The Toronto Maple Leafs used a lightning-fast transition game to wrest control of the game from the New York Rangers on Friday night, almost let it slip away but came back to stay undefeated with a 4-3 overtime win.
It was the power play, which had struggled all night, which saved the day. After Ranger defenceman Marc Staal took a penalty in overtime, Phil Kessel scored his second goal of the game to win it for the Leafs. That saved some face for the unit, as it had failed to capitalize on a couple of important chances in the third period.
The Leafs, now 4-0, got another strong performance from Mikhail Grabovski and linemates Nikolai Kulemin and red-hot Clarke MacArthur. And their top line of centre Tyler Bozak and wingers Kessel and Kris Versteeg was back in form after a sub-par outing in the Leafs' previous game.
But that was only in five-on-five situations. Their work on the power play is still not up to snuff. The unit failed to convert on two opportunities in the third period.
The Rangers came back despite losing two important players in the first period. Marian Gaborik was lost with a shoulder injury after being knocked into the boards by Leaf forward Colby Armstrong. And centre Chris Drury reinjured the finger he broke in the pre-season.
After giving up a goal to Rozsival at 7:58 of the first period, the Leafs scored three consecutive goals in the second period to take control of the game. MacArthur, Mike Komisarek and Kessel, with two, scored for the Leafs, who led 3-1 going into the third period.
MacArthur's goal was his fifth in the Leafs' first four games. He is the first Leaf ever to score a goal in each of his first first four games with the Leafs.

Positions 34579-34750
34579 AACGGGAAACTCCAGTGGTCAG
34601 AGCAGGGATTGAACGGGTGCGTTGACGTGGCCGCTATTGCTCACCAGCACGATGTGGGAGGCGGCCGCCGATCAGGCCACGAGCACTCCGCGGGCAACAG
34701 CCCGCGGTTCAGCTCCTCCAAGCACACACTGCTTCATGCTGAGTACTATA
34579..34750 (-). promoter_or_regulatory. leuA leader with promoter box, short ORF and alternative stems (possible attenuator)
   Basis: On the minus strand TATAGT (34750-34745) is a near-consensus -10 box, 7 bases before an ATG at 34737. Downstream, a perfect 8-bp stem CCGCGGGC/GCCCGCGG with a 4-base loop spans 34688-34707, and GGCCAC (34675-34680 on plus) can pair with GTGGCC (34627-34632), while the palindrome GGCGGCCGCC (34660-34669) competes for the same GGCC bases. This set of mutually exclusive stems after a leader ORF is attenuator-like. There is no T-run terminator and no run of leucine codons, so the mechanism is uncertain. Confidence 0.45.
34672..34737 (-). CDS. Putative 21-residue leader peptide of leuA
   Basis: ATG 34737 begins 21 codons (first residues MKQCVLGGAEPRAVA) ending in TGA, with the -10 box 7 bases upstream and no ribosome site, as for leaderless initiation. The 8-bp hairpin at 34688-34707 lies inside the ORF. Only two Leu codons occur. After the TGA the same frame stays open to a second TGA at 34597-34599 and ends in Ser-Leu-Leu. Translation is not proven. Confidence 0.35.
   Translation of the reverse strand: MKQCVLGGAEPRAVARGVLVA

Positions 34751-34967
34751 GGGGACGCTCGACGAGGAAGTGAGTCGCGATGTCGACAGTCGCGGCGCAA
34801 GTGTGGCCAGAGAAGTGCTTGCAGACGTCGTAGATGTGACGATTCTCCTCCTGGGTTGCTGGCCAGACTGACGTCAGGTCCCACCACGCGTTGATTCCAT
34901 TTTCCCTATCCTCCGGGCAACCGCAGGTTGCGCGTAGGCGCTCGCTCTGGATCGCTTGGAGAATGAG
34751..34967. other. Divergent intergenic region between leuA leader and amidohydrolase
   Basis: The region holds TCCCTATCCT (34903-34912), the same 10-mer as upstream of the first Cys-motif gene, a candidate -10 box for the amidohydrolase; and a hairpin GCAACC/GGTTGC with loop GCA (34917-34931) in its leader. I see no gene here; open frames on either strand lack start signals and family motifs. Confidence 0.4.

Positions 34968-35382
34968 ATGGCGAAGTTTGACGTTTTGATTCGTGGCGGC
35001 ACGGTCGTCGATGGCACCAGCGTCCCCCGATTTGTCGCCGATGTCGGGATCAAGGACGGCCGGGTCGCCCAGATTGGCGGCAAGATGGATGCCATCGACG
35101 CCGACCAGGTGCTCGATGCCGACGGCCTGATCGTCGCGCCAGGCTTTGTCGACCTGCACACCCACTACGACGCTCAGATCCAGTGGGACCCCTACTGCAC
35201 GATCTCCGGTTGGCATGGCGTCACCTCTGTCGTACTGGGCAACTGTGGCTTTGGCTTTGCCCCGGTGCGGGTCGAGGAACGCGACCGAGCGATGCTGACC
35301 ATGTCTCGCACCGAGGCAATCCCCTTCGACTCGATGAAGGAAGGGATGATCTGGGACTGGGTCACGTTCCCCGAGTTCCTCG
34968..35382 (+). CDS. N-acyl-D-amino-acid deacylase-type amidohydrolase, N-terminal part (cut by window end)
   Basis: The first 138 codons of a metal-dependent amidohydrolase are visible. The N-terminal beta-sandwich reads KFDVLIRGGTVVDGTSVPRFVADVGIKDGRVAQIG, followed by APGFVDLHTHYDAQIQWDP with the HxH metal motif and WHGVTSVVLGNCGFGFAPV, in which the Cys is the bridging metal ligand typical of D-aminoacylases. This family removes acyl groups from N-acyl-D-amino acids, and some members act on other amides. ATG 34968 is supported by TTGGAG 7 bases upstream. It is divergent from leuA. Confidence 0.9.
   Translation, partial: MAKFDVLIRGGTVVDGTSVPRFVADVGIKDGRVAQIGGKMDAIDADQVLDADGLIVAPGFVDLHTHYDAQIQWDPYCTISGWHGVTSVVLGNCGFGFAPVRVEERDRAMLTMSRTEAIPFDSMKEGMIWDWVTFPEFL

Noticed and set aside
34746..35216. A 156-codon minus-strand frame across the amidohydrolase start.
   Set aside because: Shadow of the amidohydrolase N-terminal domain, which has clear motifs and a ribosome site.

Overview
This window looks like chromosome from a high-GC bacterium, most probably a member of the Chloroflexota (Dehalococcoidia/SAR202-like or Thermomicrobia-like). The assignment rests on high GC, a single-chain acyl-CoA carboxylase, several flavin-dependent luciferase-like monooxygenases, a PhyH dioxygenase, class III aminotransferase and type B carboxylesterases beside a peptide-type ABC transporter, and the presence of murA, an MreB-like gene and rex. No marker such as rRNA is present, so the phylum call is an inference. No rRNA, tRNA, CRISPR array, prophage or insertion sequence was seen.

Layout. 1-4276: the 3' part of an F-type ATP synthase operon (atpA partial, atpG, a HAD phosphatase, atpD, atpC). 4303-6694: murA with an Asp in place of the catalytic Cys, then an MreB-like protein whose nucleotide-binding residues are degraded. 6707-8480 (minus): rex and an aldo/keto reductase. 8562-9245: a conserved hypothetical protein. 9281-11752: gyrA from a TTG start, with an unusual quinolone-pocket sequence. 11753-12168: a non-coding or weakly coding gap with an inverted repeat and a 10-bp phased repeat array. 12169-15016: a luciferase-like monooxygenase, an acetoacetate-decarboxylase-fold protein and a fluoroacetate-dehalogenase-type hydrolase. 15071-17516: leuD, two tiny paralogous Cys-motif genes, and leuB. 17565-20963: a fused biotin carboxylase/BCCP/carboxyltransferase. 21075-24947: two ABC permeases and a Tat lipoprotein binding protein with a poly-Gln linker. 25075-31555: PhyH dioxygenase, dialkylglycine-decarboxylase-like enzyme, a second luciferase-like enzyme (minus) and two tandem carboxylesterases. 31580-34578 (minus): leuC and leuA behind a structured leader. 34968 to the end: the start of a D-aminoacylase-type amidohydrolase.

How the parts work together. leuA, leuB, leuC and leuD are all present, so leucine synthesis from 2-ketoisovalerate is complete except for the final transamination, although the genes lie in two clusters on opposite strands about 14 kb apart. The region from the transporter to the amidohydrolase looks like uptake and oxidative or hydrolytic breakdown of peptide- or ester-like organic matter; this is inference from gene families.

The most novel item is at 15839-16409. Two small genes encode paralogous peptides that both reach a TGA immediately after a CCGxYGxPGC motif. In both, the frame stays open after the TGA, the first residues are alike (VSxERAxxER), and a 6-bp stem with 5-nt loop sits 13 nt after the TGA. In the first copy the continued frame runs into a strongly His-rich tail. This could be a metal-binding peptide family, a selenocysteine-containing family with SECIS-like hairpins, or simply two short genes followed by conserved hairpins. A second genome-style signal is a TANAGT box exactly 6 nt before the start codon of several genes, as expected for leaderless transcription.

Boyle scored twice for the Rangers, the second time just after the Leafs failed to capitalize on a two-man power-play advantage, to tie the score early in the third period.
If it had not been for Lundqvist, the Rangers would not have been able to make a game of it in the third period. He was exceedingly sharp in the first period and also in the second even though the Leafs put three pucks behind him in the first eight minutes. It could have been worse, as Lundqvist faced 30 shots in the first 40 minutes.
At the other end of the ice, Leaf goaltender J.S. Giguere was not quite as sharp. He did let in a floater in the first period from Rozsival but was screened by teammates Bozak and Komisarek. A long wrist shot by Boyle that eluded Giguere in the third period was ugly, though, as was Boyle's second goal.
However, it was a Giguere save on Marian Gaborik that seemed to wake up the Leafs' top line. Kessel, Bozak and Versteeg were not skating through the first half of the first period but when Giguere stopped Gaborik the rebound started a rush the other way. Lundqvist stopped Kessel and Bozak to end the rush but the line was flying most of the night after that.
The Leafs' prowess at killing penalties appears to be for real. They were flawless against the Rangers, snuffing out five power plays. Forwards Tim Brent and Fredrik Sjostrom are a vast improvement on last season's cast of characters. On the other hand, the Leaf power play is not lighting up the scoreboard. It was 1-for-7, including a two-man advantage in the third period. Failing to capitalize on the two-man advantage, which was for two minutes, was costly as the Rangers scored the tying goal just after the penalties expired. But the overtime goal made things a little better.
You can't say Madison Square Garden fans have no sense of history. As part of the pre-game hoopla for the home opener, the Rangers trotted out aging Ace Frehley, an original member of Kiss. He sung some song about New York so badly a sizeable portion of the crowd booed him. On the same night 39 years ago, Oct. 15, 1971, Rick Nelson was allegedly booed at MSG, inspiring him to write his last hit, Garden Party. By the end of the second period the fans were booing the Rangers far more lustily.